Microsoft seized websites created by Russian hackers to target Republican think tanks | Industry
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The cyber political wars continue to rage, and have now taken a strange turn. Microsoft has released a detailed report that says a Russian military group that targeted U.S. elections in 2016 is back to its old tricks.
As part of the announcement, Microsoft said it was expanding its suite of security tools that it hopes will help users identify such attacks and take steps to protect themselves. Microsoft counsel Brad Smith also called on other tech companies to step up their efforts against Russian attempts to interfere in elections.
“We saw this during the United States general election in 2016, last May during the French presidential election, and now in a broadening way as Americans are preparing for the November midterm elections,” he wrote. “Broadening cyberthreats to both U.S. political parties make clear that the tech sector will need to do more to help protect the democratic process.”
Smith explained that last week, Microsoft successfully got a court order “to disrupt and transfer control of six internet domains created by a group widely associated with the Russian government and known as Strontium, or alternatively Fancy Bear or APT28.” The sites were designed to mimic real sites to fool users into thinking they are visiting the real sites and giving up personal information. The six sites were:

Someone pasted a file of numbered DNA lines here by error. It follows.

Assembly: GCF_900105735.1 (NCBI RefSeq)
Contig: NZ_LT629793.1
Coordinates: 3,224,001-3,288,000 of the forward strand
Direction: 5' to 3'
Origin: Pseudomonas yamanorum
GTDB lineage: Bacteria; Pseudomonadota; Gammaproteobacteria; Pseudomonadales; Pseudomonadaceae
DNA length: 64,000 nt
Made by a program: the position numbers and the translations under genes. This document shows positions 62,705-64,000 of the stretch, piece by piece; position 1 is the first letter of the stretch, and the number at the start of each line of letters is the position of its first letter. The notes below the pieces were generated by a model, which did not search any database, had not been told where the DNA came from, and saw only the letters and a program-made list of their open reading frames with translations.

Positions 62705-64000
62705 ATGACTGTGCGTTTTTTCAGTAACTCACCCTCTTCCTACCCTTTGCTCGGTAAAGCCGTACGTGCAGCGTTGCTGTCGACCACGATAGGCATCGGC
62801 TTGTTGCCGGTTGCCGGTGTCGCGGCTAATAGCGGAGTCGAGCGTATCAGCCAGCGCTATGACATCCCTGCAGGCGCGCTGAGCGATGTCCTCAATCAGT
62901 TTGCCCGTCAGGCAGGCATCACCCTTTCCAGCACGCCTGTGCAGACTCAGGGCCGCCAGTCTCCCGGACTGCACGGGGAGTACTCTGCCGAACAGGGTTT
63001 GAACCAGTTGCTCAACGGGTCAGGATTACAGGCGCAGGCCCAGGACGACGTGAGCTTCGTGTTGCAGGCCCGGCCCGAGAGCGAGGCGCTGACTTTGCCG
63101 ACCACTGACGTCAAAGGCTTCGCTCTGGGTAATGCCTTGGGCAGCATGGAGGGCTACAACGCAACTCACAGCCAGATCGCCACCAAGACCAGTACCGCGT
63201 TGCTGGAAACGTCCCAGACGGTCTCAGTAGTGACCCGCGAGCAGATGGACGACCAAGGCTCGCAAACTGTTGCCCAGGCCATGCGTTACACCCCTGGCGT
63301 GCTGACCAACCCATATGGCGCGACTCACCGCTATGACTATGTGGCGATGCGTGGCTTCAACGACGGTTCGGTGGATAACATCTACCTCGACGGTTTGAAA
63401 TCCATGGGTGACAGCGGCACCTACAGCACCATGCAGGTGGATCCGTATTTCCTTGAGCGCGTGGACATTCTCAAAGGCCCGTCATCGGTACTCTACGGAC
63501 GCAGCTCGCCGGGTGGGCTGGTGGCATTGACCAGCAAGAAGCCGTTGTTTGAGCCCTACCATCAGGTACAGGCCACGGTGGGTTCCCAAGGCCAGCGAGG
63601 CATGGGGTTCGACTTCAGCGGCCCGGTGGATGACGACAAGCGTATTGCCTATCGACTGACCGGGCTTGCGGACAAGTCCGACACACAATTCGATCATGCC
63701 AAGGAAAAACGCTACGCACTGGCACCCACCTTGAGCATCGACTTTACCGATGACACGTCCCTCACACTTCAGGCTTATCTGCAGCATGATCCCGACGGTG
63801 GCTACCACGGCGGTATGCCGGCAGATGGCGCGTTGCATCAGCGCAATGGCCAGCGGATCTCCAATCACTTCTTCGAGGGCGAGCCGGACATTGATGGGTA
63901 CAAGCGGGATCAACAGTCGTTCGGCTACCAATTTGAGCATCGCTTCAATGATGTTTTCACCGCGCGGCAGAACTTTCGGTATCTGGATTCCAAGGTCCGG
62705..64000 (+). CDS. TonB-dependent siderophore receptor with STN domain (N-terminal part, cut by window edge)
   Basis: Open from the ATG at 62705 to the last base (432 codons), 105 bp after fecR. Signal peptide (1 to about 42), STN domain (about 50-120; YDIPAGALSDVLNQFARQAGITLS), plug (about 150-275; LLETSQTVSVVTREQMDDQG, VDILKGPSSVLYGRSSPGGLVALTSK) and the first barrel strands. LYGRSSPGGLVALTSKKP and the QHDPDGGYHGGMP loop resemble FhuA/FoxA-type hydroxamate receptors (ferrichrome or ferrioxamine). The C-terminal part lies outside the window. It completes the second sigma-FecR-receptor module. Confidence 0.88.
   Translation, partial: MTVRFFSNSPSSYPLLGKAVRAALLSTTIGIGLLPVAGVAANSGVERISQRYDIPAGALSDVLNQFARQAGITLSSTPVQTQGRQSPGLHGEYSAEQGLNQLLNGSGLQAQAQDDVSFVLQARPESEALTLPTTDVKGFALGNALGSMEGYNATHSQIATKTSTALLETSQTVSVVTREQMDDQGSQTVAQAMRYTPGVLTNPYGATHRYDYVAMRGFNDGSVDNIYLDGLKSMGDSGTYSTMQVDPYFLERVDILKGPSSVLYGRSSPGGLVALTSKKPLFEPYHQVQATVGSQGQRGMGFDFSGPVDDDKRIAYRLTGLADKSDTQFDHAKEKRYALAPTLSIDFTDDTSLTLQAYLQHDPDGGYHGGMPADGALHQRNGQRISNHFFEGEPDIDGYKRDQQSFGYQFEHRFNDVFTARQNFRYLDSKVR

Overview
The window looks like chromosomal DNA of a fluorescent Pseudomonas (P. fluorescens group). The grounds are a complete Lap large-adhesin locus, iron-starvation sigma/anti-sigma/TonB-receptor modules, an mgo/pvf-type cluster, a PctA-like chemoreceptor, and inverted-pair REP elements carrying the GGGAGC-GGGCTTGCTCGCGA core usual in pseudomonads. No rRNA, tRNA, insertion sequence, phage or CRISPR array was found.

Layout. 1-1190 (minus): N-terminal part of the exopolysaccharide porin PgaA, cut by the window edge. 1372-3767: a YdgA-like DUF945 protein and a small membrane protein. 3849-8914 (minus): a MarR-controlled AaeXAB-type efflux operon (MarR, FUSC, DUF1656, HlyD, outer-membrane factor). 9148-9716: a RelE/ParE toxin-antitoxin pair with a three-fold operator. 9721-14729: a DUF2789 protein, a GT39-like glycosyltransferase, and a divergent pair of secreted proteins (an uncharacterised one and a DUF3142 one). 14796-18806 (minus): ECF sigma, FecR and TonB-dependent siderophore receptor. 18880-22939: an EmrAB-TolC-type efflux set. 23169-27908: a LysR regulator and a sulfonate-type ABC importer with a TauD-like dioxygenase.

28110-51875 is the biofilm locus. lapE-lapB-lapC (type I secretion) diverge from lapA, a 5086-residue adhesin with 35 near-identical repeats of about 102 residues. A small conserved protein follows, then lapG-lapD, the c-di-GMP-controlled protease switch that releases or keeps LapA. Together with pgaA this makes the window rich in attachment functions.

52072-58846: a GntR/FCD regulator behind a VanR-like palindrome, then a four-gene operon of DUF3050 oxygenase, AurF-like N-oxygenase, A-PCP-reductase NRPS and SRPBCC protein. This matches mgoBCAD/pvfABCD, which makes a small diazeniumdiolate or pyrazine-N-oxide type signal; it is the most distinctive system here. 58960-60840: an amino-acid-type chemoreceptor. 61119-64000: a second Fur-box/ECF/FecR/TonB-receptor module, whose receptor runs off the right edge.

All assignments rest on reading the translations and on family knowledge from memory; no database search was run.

In the most recent cases, the New York Times said the groups targeted appeared to be GOP think tanks that had broken with President Trump by continuing to criticize Russian President Putin and calling for more sanctions. The “my-iri.org” address was likely targeting the International Republican Institute, for instance.
Reuters reported that Russian officials have denied the charges.
Still, Smith noted that Microsoft has “now used this approach 12 times in two years to shut down 84 fake websites associated with this group.”
“We can only keep our democratic societies secure if candidates can run campaigns and voters can go to the polls untainted by foreign cyber attacks,” Smith wrote. “Democracy requires vigilance and at times action by citizens to protect and maintain it. No individual or company can hope to meet this imperative by itself. We all need to do our part. We’re committed to doing our part by helping to protect candidates and campaigns in preserving their voices and votes no matter what party they support.”